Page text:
I am always surprised by those responding that they are reading it and even more surprised at those who have suggestions for the next thing that I should do.
My friend Paul, for instance, emails me on Friday. "How about a bear fight? This weekend. As something you've never done before?"
"Bear fight?" I respond, quite sure, and quite hopeful, that this had nothing to do with real bears.
"Yes," he replied. "A Jager Bomb, followed by a Jager shot, followed by an Irish Car Bomb."
Ouch, I think. True, I have never involved myself in this kind, or any kind, of bear fight. The crowd that would be present for the challenge would be entertaining and prime blog material. I was excited about their enthusiasm and willingness to participate. So it was set. Friday night, after work, I would do a Bear Fight.
And then I started to freak about it. I really didn't want to this blog to turn into write ups on all of the stupid things I involve myself in over the next year. And this bear fight had high potential for stupidity. I asked my friend Vic if he'd ever done a bear fight. He had.
"Worst. Decision. Ever." he said. He said he did several bear fights in one night and vowed never to do them again.
"Well, it's for the blog," I explained, "as something I've never done before."
"Stephanie, just because you haven't ever licked the back of a cab seat doesn't mean that you should," he said.
Then I remembered I'd promised my dad, when I was all hyped up on espresso, that I would let his suggestion be my Friday activity. I decided to put the bear fight on hold, and keep my promise to my dad. Day #13's thing I haven't done before: contact a guy that my dad wants to set me up with.
That's right...apparently things have gotten so bad for me on the dating front, that my parents are getting involved. My dad met this guy at a wedding last month, he just moved to Atlanta, so my dad passed along his information to me and told me to get in touch.
My dad insists he's not trying to set me up on a date with this guy, and it's simply about me helping out someone that's new to town. But since giving me the guy's number and email address, he's asked me about it with the same consistency and concern that he asks me about the last time I got my oil changed and if I'm wearing my seat belt, so I'm not convinced. He REALLY wants this to happen.
Maybe I should reconsider the bear fight.
I'm always open to a set up. I've only been out on a few and none so far panned out, but all were really strong efforts. ALL of these semi-successful set-ups were constructed by my peers.
My parents and their peers however, almost always seem to miss the mark on someone that I would match up with, or they are so incredibly awkward about it, the meeting is dead on arrival.
Back when I was in college, my mom wanted me to meet this guy who was student teaching at her school. I popped in one day to surprise my mom at work, expecting for her to be happy to see me. Instead, she seemed frustrated as she exclaimed, "Eddie JUST LEFT! Why couldn't you have arrived 15 minutes earlier?!" She spent the rest of my visit trying to come up with a reason for us to take a walk to his classroom. Sadly, Eddie is now happily married to someone else, and I know my mom is convinced it's only because he and I never met.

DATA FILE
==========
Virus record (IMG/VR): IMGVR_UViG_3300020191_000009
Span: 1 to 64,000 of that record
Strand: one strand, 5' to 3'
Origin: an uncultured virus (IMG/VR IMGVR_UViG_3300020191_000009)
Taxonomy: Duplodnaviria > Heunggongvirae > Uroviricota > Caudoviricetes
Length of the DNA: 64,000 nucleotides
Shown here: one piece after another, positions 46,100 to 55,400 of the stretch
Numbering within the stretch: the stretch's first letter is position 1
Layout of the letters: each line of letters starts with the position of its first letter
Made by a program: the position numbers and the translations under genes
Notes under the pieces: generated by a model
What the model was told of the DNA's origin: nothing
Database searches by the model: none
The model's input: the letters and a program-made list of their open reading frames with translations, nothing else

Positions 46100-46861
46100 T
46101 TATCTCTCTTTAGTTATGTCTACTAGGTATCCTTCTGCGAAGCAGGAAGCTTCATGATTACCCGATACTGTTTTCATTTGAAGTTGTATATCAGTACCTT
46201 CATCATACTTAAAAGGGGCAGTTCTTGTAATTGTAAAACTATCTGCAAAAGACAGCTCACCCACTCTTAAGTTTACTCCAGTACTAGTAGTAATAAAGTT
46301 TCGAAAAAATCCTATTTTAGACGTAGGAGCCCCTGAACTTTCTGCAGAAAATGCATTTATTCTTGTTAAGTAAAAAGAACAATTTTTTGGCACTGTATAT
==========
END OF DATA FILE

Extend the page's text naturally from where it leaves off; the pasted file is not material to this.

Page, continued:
More recently I was at a wedding and before I could even take a seat for the wedding to begin, the mother of the groom said seriously, "I've got a groomsman I want you to meet." She told me she was going to get one of the other groomsmen, David, who also happens to be my friend, to introduce us. But apparently David took too long to make it happen, because less than a hour later, she grabbed my arm and marched me across the dance floor to introduce me to this poor guy. It couldn't have been more awkward for him or for me. We struggled through five minutes of small talk and then quickly parted ways. David, who knows me pretty well later said, "Of all the people I would ever set you up with, that guy is close to the bottom of the list."
I don't know if it is my age or what, but sometimes lately the only trait people take into consideration when setting me up is that I'm single. Not what I like, what I don't like, what kind of person I am. "Stephanie, you're single, this guy's single, surely you're the only two people your age that are left. I think you guys would be a PERFECT match."
But honestly, I'll try anything once, even if it is emailing some guy that my dad thinks I should meet. So I did.
The email was short, and light. I certainly didn't want to freak this guy out. I'll save that for our first meeting. I simply introduced myself, explained that my dad had met him at a wedding a couple of weeks ago (oh my God, did I really just type that? Please kill me.), and that if he was up for a drink or lunch, I'm game.
So, with the email out there, all there is left to do is wait. What if my dad was so weird to him at the wedding that he doesn't respond? Then it's like a double slap in the face, both to pops AND to me.
Don't worry, Dad. He emailed back. I'll keep you (just Dad, not necessarily ALL of you) posted.